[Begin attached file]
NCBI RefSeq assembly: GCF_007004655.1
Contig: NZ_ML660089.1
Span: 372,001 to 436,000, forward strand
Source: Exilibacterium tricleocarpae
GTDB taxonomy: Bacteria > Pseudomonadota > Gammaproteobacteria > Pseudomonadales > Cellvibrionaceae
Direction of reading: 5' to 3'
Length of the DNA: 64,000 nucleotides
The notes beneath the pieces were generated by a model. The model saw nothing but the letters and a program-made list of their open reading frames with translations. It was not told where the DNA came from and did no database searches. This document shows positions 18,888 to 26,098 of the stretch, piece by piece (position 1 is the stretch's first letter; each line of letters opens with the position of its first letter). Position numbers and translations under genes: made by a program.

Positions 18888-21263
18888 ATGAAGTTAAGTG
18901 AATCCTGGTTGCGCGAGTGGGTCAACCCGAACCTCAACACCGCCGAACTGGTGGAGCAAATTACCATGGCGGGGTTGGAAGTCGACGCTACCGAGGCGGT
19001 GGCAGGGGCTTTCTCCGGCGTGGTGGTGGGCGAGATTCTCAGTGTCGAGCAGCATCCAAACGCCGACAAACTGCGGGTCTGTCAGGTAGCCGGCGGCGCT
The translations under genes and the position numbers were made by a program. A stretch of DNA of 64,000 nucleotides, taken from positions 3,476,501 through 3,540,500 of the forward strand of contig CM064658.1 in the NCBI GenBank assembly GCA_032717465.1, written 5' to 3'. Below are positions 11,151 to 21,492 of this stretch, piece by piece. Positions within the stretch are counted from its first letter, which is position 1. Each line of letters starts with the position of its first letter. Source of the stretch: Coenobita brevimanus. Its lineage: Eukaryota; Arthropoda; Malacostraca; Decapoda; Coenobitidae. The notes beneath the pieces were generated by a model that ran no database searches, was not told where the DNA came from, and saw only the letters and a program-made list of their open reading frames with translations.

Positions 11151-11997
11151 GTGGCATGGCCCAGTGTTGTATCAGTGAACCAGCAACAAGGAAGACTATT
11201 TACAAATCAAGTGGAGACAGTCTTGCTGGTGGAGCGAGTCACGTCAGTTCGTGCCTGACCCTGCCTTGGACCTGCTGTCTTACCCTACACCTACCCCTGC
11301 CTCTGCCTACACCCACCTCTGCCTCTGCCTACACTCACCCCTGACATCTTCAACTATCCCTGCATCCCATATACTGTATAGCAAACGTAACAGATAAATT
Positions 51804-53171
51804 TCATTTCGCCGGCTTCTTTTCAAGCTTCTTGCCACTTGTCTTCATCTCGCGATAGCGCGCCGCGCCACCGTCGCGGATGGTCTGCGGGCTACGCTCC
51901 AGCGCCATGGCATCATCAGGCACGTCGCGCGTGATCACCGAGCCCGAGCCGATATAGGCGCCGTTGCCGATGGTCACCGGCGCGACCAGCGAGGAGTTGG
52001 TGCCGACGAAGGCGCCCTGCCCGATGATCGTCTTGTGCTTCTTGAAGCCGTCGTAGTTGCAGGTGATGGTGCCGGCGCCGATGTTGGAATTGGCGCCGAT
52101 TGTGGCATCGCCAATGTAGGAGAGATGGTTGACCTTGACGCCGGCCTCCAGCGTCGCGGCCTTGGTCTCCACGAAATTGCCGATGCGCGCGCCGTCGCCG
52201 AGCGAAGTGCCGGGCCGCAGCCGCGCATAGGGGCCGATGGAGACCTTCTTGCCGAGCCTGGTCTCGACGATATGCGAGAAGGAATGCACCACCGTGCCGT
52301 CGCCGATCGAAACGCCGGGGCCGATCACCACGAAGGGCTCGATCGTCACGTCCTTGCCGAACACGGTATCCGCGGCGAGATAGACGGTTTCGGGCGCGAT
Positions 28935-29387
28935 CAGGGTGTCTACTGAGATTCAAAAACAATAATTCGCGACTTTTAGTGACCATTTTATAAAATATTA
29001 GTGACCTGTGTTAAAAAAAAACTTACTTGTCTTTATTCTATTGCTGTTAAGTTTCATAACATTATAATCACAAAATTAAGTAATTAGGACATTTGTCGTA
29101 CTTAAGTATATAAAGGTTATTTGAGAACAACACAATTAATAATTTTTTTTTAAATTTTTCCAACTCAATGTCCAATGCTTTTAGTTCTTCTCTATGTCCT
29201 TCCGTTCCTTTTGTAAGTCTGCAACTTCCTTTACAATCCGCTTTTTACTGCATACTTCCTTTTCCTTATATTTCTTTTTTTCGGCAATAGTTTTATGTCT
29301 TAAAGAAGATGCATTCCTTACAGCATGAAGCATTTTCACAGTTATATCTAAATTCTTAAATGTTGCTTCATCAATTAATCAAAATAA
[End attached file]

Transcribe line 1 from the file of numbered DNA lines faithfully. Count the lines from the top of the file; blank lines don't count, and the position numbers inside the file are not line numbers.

NCBI RefSeq assembly: GCF_007004655.1